I think I might go crazy from being voluntarily cooped up at home today, so this is a post to normalize things and convince myself that life is gonna be okay. And that's a super dramatic beginning to a very random post.
So we begin with a problem: the pads of your foot thongs are falling apart at the seam and you don't want to drop $20 on a fresh pair that will last you more than your next 2 weeks of dancing. Others will gladly invest in the bucks for the shiny new kicks. Me? I'm a selective cheapo. I'd rather have that $20 on a sparkling Kikki K material good. So I pick up the needle and thread and wage war with the foot thongs.
1. The pads are HARD. As in, you have never sewed anything that impenetrable in your life. Forget about cotton or denim, those are easy stuff. Therefore, pick a good needle that is thin enough to go through but strong enough to withstand resistance from the fabric. For me, a normal needle worked. I don't recommend embroidery needles because I think they might be too big / blunt for something as thick as foot thong pads.
2. Do not push the needle too hard or too fast through the pad. It will break and you could hurt yourself, which is really dangerous. Case in point below.
3. Doing one continuous seam around the whole pad is preferable (to me), just because it's convenient. In that case, you must measure out a long string of thread, about one arm's length++ to be safe. Or you'll have to keep tying knots and restarting which is the part I really dislike.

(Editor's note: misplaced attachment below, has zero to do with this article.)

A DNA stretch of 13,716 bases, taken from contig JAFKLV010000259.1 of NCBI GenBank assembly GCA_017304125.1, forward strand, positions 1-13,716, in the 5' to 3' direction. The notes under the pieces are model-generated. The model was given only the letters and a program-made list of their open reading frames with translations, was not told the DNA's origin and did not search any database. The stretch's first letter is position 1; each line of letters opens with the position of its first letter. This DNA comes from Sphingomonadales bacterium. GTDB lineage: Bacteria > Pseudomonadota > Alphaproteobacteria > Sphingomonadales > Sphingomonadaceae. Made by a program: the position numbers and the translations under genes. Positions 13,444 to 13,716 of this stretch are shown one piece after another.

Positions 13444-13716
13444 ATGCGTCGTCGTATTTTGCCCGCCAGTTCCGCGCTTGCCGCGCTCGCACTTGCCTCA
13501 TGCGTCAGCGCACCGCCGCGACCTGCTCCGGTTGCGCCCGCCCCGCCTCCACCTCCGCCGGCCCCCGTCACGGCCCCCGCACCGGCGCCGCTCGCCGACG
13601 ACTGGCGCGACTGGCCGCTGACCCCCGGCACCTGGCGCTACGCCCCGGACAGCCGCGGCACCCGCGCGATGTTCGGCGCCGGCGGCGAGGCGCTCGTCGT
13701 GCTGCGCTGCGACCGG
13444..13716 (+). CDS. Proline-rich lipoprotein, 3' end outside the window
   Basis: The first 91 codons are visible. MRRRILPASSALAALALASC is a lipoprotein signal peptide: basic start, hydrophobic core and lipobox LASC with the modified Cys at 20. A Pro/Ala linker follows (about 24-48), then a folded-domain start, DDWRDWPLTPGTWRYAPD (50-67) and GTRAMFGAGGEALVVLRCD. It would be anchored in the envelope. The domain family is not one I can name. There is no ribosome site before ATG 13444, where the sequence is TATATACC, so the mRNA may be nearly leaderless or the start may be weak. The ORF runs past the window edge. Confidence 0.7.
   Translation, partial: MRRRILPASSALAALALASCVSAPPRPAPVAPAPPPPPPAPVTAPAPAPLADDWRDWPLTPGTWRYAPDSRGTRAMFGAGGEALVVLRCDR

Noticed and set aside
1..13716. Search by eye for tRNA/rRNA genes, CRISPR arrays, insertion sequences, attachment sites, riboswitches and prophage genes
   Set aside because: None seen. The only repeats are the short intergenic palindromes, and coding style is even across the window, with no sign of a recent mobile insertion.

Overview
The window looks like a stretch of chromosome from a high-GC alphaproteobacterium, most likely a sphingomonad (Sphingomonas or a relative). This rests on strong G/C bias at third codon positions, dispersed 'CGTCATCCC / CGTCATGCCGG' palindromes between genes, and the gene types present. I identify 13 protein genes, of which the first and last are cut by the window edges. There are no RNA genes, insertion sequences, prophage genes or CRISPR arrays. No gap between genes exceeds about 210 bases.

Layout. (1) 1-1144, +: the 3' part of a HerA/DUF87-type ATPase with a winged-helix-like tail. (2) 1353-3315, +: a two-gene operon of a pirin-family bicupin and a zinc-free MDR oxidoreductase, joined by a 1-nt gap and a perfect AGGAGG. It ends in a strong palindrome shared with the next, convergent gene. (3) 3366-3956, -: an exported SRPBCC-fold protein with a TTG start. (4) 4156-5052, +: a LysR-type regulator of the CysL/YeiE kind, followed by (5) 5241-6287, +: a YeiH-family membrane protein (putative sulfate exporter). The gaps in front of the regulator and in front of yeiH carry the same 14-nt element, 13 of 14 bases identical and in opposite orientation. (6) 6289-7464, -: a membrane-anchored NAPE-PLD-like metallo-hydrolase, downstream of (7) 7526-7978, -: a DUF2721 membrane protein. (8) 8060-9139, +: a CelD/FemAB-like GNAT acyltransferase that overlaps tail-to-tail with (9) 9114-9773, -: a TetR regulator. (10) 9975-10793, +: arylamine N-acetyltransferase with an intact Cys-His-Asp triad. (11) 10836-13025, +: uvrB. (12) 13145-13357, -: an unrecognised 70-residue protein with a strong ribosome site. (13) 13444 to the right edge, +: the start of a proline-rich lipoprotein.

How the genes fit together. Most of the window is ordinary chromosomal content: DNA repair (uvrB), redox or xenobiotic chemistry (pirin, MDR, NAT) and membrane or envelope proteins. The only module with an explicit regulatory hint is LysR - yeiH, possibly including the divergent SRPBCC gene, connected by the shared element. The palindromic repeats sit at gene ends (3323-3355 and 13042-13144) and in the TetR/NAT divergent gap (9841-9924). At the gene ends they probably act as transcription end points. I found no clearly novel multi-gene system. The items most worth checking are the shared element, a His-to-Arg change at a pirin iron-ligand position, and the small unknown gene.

4. It's hard to explain, but for the most part you will be maneuvering your hands either through the big toe hole, or when you reach around the bottom, through the biggest hole where your feet enter through. It's important to make sure the thread doesn't bunch up or get caught in loops especially where you can't easily see it (or you have to flip the entire foot thong inside out).
5. Top tip: use your fingers to make the thread smoothly taut each time before you finish pulling through a seam. I find that the best way to ensure there's no hidden problems with the string which can get finicky easily because it has a tendency to tangle up in each other. Once you push the needle through the other side, there's absolutely no saving whatever problems occurred and you have to end there and restart, or worse, use a seam ripper to take your hard work out.
6. I use a basic back stitch, which M taught me. Forget home economics, this stitch could save your life and is quick fix to many of my fabric crises.
7. To end off, simply snip off excess thread and use the two ends to tie a very basic knot, at least five or six times.
8. Then finish it off with a knot using both ends of the thread, getting it as close to the base as possible.
9. You might need a hard surface to push your needle through the pad, this just happened to be my stomach (don't ask why, it isn't hard), which could result in other surfaces being slightly damaged. Final tip: try not to use your body as a spring board for the needle.
Happy sewing, folks.
L / 18 / SG / undetermined
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last updated: 5 september